Sp. Pl. 1: 226. 1753.
Trees, 15 to 30 m; crowns open. Bark gray to brown, deeply furrowed with interlacing ridges. Wood brittle. Branches not winged; twigs gray-brown, pubescent. Buds dark brown, ovoid, glabrous; scales light brown, shiny, glabrous to slightly pubescent. Leaves: petiole 2-4 mm, glabrous. Leaf blade narrowly elliptic to lanceolate, 2-6.5 × 2-3.5 cm, base generally not oblique, margins singly serrate, apex acute; surfaces abaxially with some pubescence in axils of veins, adaxially glabrous; lateral veins forking to 3 times per side. Inflorescences tightly clustered fascicles, 6-15-flowered, 0.5 cm, flowers and fruits not pendulous, sessile. Flowers: calyx shallowly lobed, lobes 4-5, glabrous; stamens 4-8; anthers brownish red; stigmas green, lobes exserted. Samaras yellow-cream, orbiculate, 10-14 mm diam., broadly winged, glabrous, tip notched 1/3-1/2 its length. Seeds thickened, not inflated. 2n = 28.
Phenology: Flowering late winter–early spring.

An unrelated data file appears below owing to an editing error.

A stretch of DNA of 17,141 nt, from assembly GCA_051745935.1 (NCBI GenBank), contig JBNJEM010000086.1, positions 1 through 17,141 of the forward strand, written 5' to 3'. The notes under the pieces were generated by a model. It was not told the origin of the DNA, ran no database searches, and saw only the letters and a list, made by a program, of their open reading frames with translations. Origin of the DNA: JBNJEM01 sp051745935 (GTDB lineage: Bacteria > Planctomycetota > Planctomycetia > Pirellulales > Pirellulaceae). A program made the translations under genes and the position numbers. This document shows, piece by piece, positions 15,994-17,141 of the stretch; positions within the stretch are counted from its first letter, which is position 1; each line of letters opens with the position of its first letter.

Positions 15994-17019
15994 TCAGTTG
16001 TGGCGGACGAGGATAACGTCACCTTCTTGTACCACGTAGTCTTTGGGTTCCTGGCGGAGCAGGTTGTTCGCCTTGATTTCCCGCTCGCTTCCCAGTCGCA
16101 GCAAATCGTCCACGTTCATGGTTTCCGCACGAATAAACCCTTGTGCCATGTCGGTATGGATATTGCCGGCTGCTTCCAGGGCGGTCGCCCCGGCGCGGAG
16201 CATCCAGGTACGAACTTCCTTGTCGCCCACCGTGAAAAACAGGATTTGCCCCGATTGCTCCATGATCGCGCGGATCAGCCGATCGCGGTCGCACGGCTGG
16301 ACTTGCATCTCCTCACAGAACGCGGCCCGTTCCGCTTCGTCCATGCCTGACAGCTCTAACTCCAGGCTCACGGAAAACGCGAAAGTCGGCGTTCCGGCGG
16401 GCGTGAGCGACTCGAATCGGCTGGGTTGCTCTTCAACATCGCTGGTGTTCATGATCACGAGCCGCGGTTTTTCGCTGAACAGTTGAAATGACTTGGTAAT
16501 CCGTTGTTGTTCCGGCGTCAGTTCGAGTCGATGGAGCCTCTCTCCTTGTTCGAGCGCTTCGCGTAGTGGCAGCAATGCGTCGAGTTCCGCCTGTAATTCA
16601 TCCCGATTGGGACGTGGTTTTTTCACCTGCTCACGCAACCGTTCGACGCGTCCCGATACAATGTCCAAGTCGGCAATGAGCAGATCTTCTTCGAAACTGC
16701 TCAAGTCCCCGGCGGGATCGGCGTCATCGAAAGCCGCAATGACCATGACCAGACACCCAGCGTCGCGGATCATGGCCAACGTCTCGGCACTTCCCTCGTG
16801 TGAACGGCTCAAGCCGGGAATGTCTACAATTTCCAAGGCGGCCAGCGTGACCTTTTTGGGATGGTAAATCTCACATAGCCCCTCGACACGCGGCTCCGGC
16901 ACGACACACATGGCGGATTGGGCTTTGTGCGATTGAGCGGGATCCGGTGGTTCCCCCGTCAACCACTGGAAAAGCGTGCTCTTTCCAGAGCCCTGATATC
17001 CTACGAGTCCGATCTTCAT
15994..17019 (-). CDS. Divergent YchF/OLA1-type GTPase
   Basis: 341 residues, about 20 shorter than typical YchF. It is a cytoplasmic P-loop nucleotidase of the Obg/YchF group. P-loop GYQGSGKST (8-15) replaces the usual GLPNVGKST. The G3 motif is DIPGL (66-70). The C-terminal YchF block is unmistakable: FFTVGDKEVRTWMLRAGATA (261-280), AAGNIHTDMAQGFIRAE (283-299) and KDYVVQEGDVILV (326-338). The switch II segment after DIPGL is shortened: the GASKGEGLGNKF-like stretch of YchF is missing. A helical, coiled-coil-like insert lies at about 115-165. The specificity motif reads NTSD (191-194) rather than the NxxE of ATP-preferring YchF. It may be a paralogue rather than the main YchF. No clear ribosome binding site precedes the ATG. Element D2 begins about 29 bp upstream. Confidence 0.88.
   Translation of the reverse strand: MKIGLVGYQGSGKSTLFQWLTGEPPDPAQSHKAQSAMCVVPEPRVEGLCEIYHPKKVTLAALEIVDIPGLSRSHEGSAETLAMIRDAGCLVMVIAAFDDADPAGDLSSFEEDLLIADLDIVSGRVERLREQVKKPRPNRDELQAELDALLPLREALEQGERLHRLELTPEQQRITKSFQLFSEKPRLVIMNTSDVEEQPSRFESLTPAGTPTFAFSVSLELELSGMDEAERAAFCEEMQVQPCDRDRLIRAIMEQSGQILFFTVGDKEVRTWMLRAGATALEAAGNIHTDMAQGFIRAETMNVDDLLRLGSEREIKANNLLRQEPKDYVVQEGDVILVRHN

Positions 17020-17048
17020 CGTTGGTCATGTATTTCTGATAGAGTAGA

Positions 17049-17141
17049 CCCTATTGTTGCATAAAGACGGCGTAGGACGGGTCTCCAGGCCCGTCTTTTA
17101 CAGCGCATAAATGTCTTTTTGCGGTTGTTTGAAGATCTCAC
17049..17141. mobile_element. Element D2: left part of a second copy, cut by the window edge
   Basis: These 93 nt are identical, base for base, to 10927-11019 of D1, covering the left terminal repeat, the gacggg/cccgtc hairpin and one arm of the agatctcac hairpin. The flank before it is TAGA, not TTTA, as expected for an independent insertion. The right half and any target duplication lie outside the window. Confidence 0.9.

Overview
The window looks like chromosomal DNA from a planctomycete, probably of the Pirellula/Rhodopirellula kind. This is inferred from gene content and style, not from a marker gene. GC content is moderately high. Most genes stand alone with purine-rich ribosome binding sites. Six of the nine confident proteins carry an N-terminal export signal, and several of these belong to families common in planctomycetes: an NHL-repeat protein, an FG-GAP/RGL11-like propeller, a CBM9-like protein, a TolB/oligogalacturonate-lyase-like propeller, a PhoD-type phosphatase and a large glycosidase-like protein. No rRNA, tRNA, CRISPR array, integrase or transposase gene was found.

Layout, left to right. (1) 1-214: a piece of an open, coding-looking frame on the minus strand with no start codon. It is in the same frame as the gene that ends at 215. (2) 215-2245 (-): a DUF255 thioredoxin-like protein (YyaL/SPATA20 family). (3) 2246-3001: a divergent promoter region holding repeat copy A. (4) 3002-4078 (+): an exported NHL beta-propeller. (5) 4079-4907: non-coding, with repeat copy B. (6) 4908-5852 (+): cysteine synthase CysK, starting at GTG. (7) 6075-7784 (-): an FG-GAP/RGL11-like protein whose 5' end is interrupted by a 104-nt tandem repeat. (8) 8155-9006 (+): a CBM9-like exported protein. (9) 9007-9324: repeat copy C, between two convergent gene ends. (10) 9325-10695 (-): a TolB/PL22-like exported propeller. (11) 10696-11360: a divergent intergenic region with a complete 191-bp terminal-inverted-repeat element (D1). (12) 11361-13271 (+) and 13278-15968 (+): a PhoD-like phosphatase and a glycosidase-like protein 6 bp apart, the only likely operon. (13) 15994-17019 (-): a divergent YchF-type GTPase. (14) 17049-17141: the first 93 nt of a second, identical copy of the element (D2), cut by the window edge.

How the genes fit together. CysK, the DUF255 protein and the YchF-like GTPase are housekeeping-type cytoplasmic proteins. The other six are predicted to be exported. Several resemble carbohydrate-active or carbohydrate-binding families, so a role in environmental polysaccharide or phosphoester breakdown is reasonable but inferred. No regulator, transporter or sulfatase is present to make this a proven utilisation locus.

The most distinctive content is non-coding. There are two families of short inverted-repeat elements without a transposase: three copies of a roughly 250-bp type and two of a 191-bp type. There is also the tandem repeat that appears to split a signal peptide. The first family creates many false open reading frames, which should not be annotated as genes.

Habitat: Commonly escaping from cultivation, waste places, roadsides, fencerows
Elevation: 0-2200 m
N.B., Ont., Que., Ala., Ariz., Ark., Calif., Colo., Conn., D.C., Fla., Ga., Idaho, Ill., Ind., Iowa, Kans., Ky., La., Md., Mass., Mich., Minn., Mo., Mont., Nebr., Nev., N.J., N.Mex., N.Y., N.Dak., Ohio, Okla., Pa., S.Dak., Tenn., Tex., Utah, Va., Wis., Wyo., Asia.
Ulmus pumila probably occurs in Vermont and West Virginia, but it has not been documented for those states.
Planted for quick-growing windbreaks, Ulmus pumila has weak wood, and its branches break easily in mature trees. It is easily distinguished from other North American elms by its singly serrate leaf margins. Ulmus pumila is similar to U. parvifolia Jacquin with its small, singly serrate leaves. Ulmus parvifolia, however, has smooth bark that sheds from tan to orange, and it flowers and sets fruit in the fall.